Contributors * more photos to appear soon

Contributors * more photos to appear soon
Christy Namee Eriksen, kim thompson, Jon Schill

Monday, September 13, 2010

Thursday poems, Monday revisions

In an effort to compensate for my recent silence, here are two poems about Korean people I feel differently about. Both originated here and eventually got revised and performed at a recent poetry reading event in St. Paul. Symbolism?? Yeah, I didn't think so either.

Poem for Brian


He came into this world harelip split open,

figured it would help him tell more stories

but was just a baby

with nothing to draw from

so lit lies and fanned them

with the books he got for Christmas

but didn’t read--

scorching his story into

pages penned by white dudes.


Twisted leg set his broken pace,

kept sentences unpredictable--

kept one foot where he was born

by choice, helped him look East

while his stories stayed “too yellow.”

Eventually, eyes turned from slanted to hollow.


Felt his heart swell with

a history no one knew,

didn’t bother to read--

but they liked his stories well enough,

felt sorry that he stopped writing

to lay his head in common ground.





Banana, Split


She knows all the words to Weezer,

was Go-Go Yubari for Halloween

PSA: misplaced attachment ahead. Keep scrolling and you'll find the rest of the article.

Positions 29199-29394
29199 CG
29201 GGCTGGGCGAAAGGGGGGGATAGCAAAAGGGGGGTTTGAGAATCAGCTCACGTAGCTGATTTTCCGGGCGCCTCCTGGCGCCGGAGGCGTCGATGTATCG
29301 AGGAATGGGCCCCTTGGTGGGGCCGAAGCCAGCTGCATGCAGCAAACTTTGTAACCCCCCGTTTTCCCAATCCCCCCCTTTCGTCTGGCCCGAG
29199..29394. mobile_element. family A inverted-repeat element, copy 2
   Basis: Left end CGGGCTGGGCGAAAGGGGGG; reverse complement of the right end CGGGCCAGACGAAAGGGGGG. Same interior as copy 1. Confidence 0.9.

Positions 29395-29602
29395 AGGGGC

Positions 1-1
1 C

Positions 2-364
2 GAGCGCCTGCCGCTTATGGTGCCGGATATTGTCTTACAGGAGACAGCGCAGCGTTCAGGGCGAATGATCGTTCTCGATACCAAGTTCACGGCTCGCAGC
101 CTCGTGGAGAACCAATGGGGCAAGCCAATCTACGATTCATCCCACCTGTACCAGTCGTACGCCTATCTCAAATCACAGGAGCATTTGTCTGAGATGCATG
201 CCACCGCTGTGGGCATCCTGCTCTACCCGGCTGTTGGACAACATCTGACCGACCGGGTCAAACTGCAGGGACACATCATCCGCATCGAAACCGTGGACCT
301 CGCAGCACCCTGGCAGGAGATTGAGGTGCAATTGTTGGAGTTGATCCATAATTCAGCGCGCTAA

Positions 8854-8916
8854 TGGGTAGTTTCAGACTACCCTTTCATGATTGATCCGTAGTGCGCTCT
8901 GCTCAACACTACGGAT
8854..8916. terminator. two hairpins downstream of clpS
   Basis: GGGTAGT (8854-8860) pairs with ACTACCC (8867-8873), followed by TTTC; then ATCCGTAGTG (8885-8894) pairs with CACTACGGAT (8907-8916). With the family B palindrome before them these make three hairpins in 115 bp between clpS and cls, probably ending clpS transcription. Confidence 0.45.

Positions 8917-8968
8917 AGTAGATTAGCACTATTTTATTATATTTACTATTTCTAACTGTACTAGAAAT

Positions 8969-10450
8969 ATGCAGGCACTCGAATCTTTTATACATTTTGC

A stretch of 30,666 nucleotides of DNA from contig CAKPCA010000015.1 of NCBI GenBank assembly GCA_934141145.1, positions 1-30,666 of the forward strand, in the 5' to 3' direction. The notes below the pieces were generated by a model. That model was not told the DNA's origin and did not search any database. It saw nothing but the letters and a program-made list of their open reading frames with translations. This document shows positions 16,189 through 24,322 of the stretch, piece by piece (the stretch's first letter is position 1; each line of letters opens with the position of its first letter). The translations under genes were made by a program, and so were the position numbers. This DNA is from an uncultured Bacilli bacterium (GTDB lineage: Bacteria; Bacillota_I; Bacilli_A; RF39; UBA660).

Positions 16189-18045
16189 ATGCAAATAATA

and, in her white-washed mind, her chipmunk cheeks are the

the hottest you’ve ever seen

dressing like a school girl-dragon lady-

ex-Asian hyping the exotic East,

Hangul hurts her hands

so she settles for (what she’s pretty sure is) kanji

Reclaims her hanguk saram handle

But failure by any other name

still reeks like rotting from the inside out--

diseased with something awful, incurable

no matter how many yellow-fevered topicals

coat that vapid pout.


Hitchhiking--no, sidestepping--toward self discovery

or identity-reclamation all for popularity--

she breaks a sweat, remains half a hemisphere away--

grows Madame Butterfly wings

but stays grounded, West of anything worth finding,

blathering on to white boys about how much she’s already found,

pukes out a drunken, broken hangul greeting

and doesn’t understand that

solidarity does not make us friends.


She’s unable to speak--no, unable to be,

all her heart’s sob stories about hidden bloodlines

language lost, and guilty conscience

all turn to pathetic cries for sympathy.

The day can’t come soon enough

when she brings those bloodlines out of hiding,

lets her wrong turns pool beneath her

and still can’t tell

if our stories run the same color.





1 comment:

  1. you could probably be even meaner on the last one. :]

    ReplyDelete